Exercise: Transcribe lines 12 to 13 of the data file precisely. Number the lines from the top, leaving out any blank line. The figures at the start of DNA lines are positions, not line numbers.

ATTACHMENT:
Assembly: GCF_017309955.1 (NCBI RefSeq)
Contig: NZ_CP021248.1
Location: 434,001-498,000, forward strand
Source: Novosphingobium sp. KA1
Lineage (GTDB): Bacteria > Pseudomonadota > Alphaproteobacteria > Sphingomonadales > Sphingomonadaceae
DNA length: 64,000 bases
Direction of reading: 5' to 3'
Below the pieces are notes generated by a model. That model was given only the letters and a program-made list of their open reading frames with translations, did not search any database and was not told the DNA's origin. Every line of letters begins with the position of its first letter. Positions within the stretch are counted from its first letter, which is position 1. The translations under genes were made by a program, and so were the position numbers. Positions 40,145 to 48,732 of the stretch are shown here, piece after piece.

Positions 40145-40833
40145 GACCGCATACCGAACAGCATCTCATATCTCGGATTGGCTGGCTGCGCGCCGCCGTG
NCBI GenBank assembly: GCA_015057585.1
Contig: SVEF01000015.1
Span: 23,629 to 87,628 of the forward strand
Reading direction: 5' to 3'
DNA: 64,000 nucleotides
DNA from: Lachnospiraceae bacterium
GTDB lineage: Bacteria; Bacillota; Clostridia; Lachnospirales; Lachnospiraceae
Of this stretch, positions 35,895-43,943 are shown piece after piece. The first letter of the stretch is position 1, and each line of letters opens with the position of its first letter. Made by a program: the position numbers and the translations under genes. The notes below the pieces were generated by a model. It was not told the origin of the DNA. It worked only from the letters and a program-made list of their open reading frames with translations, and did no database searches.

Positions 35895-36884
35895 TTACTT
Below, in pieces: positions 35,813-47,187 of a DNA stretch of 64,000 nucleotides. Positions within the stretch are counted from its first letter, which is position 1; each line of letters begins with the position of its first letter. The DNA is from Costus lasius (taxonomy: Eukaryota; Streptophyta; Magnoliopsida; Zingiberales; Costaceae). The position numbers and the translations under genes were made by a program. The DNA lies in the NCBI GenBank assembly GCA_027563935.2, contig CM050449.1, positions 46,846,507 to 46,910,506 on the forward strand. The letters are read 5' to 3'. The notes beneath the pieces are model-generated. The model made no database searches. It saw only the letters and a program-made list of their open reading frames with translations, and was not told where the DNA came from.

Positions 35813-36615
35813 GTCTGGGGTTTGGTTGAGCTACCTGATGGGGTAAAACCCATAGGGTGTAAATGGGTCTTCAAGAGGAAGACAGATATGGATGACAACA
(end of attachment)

Contig: SVEF01000015.1
Span: 23,629 to 87,628 of the forward strand